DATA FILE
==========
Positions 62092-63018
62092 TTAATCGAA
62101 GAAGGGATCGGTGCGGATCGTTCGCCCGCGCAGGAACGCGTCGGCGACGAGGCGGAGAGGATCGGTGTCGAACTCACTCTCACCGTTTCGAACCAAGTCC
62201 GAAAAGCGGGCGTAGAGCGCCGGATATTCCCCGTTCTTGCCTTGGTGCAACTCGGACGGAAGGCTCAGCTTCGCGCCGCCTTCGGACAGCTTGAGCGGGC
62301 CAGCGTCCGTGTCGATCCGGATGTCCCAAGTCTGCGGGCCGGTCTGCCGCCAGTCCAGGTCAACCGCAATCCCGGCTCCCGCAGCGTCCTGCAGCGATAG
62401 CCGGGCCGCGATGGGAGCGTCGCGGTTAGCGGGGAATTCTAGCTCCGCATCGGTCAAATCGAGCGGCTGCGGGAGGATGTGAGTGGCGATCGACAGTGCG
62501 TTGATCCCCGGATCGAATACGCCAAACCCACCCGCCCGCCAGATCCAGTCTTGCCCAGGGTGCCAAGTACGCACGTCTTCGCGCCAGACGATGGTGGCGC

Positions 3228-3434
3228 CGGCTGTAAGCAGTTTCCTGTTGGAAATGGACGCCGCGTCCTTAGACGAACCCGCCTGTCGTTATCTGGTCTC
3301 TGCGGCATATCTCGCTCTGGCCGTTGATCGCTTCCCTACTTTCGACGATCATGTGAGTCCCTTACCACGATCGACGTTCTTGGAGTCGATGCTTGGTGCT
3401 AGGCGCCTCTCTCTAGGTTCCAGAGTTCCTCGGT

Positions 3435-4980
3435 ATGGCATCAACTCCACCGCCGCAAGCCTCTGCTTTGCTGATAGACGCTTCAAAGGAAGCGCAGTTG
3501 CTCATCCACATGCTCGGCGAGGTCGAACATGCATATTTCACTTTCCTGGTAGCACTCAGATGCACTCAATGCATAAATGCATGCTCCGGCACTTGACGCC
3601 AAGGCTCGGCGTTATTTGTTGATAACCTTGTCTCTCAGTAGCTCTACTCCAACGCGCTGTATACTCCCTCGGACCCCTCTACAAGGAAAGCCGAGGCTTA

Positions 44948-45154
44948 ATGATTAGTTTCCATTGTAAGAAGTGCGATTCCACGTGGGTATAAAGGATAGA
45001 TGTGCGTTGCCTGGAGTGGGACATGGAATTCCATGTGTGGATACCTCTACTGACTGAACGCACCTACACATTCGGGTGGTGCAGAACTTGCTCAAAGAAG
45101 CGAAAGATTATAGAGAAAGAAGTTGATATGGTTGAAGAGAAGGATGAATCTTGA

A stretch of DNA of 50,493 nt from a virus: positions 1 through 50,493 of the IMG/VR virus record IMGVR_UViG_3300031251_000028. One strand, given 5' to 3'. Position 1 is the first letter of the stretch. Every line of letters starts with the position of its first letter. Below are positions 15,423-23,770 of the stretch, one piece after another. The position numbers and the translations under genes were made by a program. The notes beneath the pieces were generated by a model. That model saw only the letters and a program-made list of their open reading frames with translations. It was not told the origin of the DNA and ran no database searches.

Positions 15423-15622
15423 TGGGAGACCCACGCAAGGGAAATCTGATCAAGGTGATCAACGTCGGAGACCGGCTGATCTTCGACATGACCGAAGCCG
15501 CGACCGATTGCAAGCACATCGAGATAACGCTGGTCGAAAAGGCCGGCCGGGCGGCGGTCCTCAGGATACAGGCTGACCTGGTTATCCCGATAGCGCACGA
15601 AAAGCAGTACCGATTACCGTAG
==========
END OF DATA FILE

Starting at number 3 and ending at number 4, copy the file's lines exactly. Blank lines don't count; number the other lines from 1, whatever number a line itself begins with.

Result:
62101 GAAGGGATCGGTGCGGATCGTTCGCCCGCGCAGGAACGCGTCGGCGACGAGGCGGAGAGGATCGGTGTCGAACTCACTCTCACCGTTTCGAACCAAGTCC
62201 GAAAAGCGGGCGTAGAGCGCCGGATATTCCCCGTTCTTGCCTTGGTGCAACTCGGACGGAAGGCTCAGCTTCGCGCCGCCTTCGGACAGCTTGAGCGGGC